Bobby arrives at the mansion and spies on Magneto to learn what his plan is. Seeing Magneto creating Mutant clones from the Worthingtons DNA, Iceman sneaks into the room where they are sleeping and uses his ice powers to stop the flow of information, leaving the clones inert. Furious that his creations have not come to life, Magneto enters the room and attacks Iceman. Magneto underestimates Iceman's ability and Bobby manages to fight off Magneto's attacks, creating an ice slide to send the two of them out of the mansion.
Meanwhile aboard the balloon, the Professor comes up with a solution to get them back on the ground. He orders Cyclops to use his optic blast to poke a pinpoint hole in the balloon so that the helium inside slowly leaks out and they can then safely descend to the ground below. The X-Men safely land on the ground and attack Magneto together, however the Master of Magnetism manages to fight them off. Before they can renew their attack, Magneto magnetically traps Iceman and threatens to kill him if the X-Men don't cease their fighting. Iceman tells the others not to surrender for him, however Angel flies in and manages to pull him free from Magneto's grasp.
The X-Men and Magneto resume their battle until Professor X tells them all to stop fighting and surrender. The X-Men are shocked at this order and Magneto gloats over his "superiority" over the X-Men. However, this only proves to be a delaying tactic on the Professor's part as he has delivered a mental summons to the stars, calling the Stranger back to Earth to collect Magneto. Magneto flees the scene, with the Stranger trailing behind him.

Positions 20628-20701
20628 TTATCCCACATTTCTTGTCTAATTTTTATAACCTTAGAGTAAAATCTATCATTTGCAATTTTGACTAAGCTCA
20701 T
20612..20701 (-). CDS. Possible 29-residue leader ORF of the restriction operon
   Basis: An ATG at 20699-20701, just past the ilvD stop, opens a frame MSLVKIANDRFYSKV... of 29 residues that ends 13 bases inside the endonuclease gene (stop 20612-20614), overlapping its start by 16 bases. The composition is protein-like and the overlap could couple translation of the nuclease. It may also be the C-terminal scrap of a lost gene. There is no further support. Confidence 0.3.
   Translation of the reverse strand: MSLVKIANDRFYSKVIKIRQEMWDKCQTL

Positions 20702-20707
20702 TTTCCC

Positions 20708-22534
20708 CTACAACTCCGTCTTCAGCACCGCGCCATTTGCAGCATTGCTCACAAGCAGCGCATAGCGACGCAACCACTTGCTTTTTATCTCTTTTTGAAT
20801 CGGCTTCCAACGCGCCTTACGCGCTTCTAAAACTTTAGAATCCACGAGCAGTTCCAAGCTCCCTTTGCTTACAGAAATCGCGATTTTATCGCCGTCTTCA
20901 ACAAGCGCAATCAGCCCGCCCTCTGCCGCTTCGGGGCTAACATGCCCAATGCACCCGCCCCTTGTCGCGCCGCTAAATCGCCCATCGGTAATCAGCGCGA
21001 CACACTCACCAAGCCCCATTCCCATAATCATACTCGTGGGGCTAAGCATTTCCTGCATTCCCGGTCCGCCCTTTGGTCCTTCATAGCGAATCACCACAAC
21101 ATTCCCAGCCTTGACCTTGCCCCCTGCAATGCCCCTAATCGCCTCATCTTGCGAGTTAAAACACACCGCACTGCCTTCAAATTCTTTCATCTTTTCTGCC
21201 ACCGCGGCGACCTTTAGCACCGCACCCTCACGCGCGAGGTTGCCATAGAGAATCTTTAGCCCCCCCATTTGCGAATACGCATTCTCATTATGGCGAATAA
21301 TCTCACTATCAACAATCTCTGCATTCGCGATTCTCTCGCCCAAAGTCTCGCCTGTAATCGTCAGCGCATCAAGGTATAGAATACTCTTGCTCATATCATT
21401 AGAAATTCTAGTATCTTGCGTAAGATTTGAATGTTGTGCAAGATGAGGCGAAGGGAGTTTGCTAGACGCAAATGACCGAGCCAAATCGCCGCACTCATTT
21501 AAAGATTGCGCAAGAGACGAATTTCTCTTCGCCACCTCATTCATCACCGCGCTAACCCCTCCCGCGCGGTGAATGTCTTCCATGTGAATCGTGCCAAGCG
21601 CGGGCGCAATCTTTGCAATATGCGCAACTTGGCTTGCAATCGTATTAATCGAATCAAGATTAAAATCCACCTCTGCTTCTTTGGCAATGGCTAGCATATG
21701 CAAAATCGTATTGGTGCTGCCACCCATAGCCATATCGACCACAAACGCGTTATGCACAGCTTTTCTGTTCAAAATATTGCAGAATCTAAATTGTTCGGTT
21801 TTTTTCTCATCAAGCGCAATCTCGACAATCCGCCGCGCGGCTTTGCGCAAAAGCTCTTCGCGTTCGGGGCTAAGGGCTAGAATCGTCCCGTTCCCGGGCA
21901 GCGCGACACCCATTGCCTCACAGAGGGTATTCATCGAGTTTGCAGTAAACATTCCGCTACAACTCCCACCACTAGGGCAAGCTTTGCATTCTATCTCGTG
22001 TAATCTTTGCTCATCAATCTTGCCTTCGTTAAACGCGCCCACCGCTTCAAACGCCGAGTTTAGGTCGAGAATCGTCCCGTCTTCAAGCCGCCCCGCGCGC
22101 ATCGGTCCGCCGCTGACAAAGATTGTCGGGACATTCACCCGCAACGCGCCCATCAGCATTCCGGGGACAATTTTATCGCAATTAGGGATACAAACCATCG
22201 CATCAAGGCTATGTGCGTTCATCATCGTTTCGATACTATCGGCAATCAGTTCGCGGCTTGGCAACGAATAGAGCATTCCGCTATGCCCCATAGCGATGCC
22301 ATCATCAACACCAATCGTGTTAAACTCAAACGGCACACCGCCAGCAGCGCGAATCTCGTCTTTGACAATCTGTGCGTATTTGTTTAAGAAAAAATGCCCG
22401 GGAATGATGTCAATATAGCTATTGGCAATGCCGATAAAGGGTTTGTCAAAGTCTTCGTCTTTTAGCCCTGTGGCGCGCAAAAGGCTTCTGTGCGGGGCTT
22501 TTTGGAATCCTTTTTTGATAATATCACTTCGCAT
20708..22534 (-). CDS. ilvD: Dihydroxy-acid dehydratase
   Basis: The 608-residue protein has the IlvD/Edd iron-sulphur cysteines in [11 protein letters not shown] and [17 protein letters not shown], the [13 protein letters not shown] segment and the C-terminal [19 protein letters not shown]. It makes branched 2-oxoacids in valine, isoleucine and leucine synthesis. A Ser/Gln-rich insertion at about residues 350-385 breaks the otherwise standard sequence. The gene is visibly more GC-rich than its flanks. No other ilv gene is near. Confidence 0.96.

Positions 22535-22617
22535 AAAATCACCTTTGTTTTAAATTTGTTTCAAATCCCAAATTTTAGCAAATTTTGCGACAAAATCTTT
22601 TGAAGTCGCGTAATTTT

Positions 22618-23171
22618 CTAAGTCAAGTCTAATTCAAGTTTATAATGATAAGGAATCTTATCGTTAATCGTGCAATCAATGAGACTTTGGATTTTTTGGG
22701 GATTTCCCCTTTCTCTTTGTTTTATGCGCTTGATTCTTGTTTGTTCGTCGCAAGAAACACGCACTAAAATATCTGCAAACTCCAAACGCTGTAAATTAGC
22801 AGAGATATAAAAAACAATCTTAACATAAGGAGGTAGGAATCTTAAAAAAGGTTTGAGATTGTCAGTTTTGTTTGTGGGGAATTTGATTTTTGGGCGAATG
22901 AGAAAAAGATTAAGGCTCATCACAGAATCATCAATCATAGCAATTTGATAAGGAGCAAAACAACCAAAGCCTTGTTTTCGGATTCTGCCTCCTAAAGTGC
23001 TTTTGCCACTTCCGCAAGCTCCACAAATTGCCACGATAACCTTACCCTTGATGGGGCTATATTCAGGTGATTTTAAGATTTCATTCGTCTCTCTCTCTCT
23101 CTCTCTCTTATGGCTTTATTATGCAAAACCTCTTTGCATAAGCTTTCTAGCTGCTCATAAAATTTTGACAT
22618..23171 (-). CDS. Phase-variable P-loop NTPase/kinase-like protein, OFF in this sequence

The X-Men then rush inside to stop the machine (which has now begun to operate since Iceman's ice has thawed) before it can bring Magneto's slave Mutants to life. With the machine deactivated, the clones disintegrate and the X-Men destroy the machine.
The next day the Worthingtons awaken from their sleep with absolutely no memory of their encounter with Magneto, and join the X-Men (now in their civilian guises and with their secret identities protected) for breakfast.
- Werner Roth penciled this issue under the pseudonym Jay Gavin.
- This issue is reprinted in many other comics and books, see references for more info.
- A Fair Story by: Stan Lee
- Adequate Art by: Jay Gavin
- Tolerable Inking by: Dick Ayers
- The World's Greatest Lettering by: Artie Simek (Marvel's Birthday Boy of the Month!)
- references: X-Men #11
- Magneto once again shows that he has some mental powers in this story. His eye glows while he suggests that the Worthingtons are tiring. They admit they are sleepy and that they should head off to bed.
- The credits indicate that this is Artie Simek's birthday.
- This concludes a two part story began the previous issue.
- X-Men #1 - first appearance of Magneto
- X-Men #4 - 7, #11 - other battles against Magneto.
- X-Men #14 - first appearance Warren Worthington Jr. and Kathryn Worthington.
- X-Men #11 - first appearance of the Stranger.
Links and ReferencesEdit